The topic of disenchantment is directly entwined with pretty much any question that we might ask related to religion in the present day. I had been gathering links on the topic for quite some time, but was prompted to return to the topic and finish the post not only by the treatment of the subject in Robert Geraci’s recent book Temples of Modernity: Nationalism, Hinduism, and Transhumanism in South Indian Science, but also by a call for papers for a special issue of Chiasma focused on the subject. I’ve recorded a podcast with Robert about his book and his ongoing work in India (recorded while he is currently there in Bangalore) which will be released in the not too distant future.
As I have already indicated, there has is quite a bit to talk about related to enchantment and disenchantment. Richard Beck discussed the topic a while back, explaining how the design argument tricks those who embrace it into also going along with a deist line of reasoning. He writes:
The Watchmaker argument, by reducing Creation to a mechanism, tricks you into adopting a deistic view of the cosmos. And once you’ve adopted deism–a distant God who stepped away from creation and doesn’t intervene–your disenchantment radically deepens…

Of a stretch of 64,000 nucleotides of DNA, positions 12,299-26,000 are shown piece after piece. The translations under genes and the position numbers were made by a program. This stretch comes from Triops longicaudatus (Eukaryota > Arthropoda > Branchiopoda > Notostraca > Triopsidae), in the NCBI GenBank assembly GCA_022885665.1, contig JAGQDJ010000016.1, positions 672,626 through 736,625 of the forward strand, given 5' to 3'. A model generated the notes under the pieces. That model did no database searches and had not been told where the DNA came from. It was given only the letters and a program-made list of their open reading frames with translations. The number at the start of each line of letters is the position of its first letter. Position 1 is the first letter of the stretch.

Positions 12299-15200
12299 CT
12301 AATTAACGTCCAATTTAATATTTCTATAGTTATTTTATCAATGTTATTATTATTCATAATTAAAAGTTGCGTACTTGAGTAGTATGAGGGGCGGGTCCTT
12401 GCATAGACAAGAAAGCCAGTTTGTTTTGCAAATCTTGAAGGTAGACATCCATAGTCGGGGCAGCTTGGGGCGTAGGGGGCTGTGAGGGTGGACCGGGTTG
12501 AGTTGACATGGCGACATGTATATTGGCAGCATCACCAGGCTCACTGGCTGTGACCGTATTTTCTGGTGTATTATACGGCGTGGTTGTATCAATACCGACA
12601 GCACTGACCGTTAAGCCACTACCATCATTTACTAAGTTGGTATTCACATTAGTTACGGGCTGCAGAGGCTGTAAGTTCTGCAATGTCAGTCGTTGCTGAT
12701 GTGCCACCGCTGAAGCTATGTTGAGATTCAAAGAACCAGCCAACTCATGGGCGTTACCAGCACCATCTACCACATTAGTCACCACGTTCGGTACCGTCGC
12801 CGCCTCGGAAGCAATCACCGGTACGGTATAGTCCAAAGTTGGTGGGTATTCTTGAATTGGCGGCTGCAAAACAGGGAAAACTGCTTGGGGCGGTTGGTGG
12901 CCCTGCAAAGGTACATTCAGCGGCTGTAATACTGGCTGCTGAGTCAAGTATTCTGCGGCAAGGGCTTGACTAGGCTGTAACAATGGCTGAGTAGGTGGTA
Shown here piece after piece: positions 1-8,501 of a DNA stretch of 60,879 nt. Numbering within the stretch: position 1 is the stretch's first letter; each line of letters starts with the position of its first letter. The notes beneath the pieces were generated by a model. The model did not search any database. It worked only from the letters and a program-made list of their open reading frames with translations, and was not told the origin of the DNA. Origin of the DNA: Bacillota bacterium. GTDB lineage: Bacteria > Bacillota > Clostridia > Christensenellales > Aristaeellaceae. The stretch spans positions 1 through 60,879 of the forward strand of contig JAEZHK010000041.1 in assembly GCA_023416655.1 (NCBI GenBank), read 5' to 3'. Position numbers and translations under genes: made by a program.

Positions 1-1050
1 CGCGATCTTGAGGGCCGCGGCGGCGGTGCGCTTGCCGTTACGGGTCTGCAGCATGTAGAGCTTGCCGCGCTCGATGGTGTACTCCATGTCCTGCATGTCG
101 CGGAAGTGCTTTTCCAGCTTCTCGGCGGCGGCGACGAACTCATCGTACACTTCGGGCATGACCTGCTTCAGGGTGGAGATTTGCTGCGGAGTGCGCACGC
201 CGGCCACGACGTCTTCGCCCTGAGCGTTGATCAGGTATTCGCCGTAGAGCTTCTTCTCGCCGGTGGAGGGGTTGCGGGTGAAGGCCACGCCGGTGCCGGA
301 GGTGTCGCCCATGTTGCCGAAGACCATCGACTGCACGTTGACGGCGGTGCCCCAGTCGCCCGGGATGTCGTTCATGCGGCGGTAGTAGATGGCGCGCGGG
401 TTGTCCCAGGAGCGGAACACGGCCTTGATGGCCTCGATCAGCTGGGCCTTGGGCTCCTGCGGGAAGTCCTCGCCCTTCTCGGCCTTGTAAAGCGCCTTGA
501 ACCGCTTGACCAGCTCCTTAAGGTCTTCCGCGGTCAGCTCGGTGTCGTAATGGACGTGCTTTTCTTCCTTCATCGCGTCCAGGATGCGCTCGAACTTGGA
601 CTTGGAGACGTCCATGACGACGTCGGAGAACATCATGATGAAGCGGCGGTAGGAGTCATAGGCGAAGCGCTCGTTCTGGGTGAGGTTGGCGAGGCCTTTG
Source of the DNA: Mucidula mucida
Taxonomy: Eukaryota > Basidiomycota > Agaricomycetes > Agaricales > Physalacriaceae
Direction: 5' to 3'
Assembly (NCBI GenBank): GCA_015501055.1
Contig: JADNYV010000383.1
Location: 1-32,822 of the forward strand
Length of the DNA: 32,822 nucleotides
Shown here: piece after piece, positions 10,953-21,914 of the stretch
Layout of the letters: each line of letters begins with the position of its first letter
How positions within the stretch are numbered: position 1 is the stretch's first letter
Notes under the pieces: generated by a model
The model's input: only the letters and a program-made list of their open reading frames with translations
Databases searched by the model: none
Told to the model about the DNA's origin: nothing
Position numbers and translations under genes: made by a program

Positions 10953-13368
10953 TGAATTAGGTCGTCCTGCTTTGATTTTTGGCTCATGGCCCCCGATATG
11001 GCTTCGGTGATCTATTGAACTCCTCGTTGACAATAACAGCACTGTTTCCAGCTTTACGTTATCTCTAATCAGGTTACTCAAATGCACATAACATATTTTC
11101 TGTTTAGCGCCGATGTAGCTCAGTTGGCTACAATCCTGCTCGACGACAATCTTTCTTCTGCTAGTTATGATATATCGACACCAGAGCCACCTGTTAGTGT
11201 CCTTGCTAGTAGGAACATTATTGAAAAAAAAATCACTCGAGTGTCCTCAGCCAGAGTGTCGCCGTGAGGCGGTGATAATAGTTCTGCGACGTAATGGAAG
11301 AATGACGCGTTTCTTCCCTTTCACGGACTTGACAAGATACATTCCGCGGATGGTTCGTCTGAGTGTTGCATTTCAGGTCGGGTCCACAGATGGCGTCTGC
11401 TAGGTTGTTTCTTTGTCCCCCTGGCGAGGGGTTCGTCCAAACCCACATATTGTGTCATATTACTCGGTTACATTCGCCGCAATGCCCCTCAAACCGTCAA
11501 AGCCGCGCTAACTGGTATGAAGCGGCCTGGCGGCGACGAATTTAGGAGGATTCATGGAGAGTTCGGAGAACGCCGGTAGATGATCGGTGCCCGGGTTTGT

Here’s the question I asked the biology majors:
Is cancer beautiful?
It’s a hard question. Maybe at the level of pure mechanism you can find beauty in how cancer cells replicate. At the cellular and molecular level the intricacy of the design is beautiful.
Cancer is the Watch.
But at an existential level we recoil at the notion that cancer is beautiful. We’ve seen cancer eat away at and take the lives of our loved ones. We stand at the graveside of a child who has died of leukemia and say, “Maybe the Watch is beautiful. But I hate the Watch.”
The problem with the Watchmaker argument, I told the biology majors, is that it doesn’t account for our deep, deep dissatisfaction with the Watch. The Watch may be intricately designed, and when we look at the Grand Canyon or at the stars we might call these parts of the Watch beautiful. But there also parts of the Watch that we experience as ugly, horrible and tragic. Design doesn’t always produce wonder. Cancer isn’t beautiful.
Chaplain Mike explored the shrinking place of God in our time. Also on this topic:
Finally, let me note a possible connection to the subject of anti-intellectualism. It could be argued that the world has become a disenchanted place largely for a privileged elite, which doesn’t make that perspective wrong, but does nonetheless identify a problem with where it is found, how it is communicated, and who is disenfranchised in the process.
And here for your convenience once again is that call for papers I mentioned at the beginning of this post.